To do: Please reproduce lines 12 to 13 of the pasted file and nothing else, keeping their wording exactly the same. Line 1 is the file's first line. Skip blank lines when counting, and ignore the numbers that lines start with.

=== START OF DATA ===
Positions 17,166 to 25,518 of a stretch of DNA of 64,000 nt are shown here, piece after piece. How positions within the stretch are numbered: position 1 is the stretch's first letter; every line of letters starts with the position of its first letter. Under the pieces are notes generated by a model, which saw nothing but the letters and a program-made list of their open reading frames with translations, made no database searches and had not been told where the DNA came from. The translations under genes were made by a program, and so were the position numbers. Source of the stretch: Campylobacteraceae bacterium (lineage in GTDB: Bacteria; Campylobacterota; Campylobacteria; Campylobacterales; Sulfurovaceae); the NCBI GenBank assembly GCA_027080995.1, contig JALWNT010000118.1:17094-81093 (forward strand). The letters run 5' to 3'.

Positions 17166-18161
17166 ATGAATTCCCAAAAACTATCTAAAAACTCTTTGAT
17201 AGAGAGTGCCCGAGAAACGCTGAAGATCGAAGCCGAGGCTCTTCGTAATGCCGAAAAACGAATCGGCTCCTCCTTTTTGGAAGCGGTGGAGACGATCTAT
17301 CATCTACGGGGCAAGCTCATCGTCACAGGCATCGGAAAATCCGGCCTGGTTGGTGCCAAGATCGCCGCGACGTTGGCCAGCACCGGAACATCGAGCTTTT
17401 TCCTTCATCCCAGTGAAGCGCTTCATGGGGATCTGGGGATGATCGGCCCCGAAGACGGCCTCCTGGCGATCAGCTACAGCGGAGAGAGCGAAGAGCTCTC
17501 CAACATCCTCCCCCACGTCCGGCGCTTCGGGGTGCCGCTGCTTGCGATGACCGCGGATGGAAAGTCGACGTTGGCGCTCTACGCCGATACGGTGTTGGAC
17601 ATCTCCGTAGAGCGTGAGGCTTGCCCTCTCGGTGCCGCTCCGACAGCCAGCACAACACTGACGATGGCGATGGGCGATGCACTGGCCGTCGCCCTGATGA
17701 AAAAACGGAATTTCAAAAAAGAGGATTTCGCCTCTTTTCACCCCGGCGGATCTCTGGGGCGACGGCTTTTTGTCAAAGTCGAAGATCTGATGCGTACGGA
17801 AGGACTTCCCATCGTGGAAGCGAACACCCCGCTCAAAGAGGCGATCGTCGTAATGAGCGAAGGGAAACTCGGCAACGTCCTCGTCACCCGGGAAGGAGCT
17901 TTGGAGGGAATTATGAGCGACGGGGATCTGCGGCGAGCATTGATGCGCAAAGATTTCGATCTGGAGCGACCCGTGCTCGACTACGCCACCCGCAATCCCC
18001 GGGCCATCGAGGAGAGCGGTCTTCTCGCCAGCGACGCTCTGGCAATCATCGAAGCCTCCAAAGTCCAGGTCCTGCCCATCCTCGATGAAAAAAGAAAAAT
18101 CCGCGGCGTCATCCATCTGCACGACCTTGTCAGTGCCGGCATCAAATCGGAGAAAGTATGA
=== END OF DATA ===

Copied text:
18001 GGGCCATCGAGGAGAGCGGTCTTCTCGCCAGCGACGCTCTGGCAATCATCGAAGCCTCCAAAGTCCAGGTCCTGCCCATCCTCGATGAAAAAAGAAAAAT
18101 CCGCGGCGTCATCCATCTGCACGACCTTGTCAGTGCCGGCATCAAATCGGAGAAAGTATGA